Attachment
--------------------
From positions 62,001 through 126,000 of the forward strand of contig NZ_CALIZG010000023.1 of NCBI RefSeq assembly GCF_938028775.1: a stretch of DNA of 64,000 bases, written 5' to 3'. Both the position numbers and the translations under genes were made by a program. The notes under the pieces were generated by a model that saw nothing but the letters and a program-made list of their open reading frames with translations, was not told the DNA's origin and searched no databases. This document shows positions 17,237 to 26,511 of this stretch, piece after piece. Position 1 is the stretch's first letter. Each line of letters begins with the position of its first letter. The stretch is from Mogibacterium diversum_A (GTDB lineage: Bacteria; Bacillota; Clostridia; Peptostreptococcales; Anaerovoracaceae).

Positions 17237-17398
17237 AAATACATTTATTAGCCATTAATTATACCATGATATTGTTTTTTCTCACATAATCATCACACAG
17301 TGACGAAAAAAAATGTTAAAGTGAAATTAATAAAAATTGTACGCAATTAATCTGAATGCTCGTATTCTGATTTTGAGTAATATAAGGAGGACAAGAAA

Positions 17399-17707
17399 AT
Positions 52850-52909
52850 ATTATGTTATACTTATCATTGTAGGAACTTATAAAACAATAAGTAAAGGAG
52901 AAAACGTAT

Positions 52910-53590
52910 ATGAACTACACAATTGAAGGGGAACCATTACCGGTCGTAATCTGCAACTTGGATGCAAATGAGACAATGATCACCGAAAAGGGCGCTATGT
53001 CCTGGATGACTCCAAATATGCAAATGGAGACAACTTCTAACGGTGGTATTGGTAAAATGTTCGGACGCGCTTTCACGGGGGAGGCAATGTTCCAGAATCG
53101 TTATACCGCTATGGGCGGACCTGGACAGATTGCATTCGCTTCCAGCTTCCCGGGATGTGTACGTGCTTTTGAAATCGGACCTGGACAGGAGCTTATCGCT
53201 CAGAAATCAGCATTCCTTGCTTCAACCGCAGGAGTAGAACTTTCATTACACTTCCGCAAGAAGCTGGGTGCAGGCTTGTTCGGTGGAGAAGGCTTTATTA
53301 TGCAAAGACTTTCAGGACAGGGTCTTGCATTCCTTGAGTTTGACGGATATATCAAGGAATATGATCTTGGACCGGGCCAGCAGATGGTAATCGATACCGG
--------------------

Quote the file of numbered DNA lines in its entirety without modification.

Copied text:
From positions 62,001 through 126,000 of the forward strand of contig NZ_CALIZG010000023.1 of NCBI RefSeq assembly GCF_938028775.1: a stretch of DNA of 64,000 bases, written 5' to 3'. Both the position numbers and the translations under genes were made by a program. The notes under the pieces were generated by a model that saw nothing but the letters and a program-made list of their open reading frames with translations, was not told the DNA's origin and searched no databases. This document shows positions 17,237 to 26,511 of this stretch, piece after piece. Position 1 is the stretch's first letter. Each line of letters begins with the position of its first letter. The stretch is from Mogibacterium diversum_A (GTDB lineage: Bacteria; Bacillota; Clostridia; Peptostreptococcales; Anaerovoracaceae).

Positions 17237-17398
17237 AAATACATTTATTAGCCATTAATTATACCATGATATTGTTTTTTCTCACATAATCATCACACAG
17301 TGACGAAAAAAAATGTTAAAGTGAAATTAATAAAAATTGTACGCAATTAATCTGAATGCTCGTATTCTGATTTTGAGTAATATAAGGAGGACAAGAAA

Positions 17399-17707
17399 AT
Positions 52850-52909
52850 ATTATGTTATACTTATCATTGTAGGAACTTATAAAACAATAAGTAAAGGAG
52901 AAAACGTAT

Positions 52910-53590
52910 ATGAACTACACAATTGAAGGGGAACCATTACCGGTCGTAATCTGCAACTTGGATGCAAATGAGACAATGATCACCGAAAAGGGCGCTATGT
53001 CCTGGATGACTCCAAATATGCAAATGGAGACAACTTCTAACGGTGGTATTGGTAAAATGTTCGGACGCGCTTTCACGGGGGAGGCAATGTTCCAGAATCG
53101 TTATACCGCTATGGGCGGACCTGGACAGATTGCATTCGCTTCCAGCTTCCCGGGATGTGTACGTGCTTTTGAAATCGGACCTGGACAGGAGCTTATCGCT
53201 CAGAAATCAGCATTCCTTGCTTCAACCGCAGGAGTAGAACTTTCATTACACTTCCGCAAGAAGCTGGGTGCAGGCTTGTTCGGTGGAGAAGGCTTTATTA
53301 TGCAAAGACTTTCAGGACAGGGTCTTGCATTCCTTGAGTTTGACGGATATATCAAGGAATATGATCTTGGACCGGGCCAGCAGATGGTAATCGATACCGG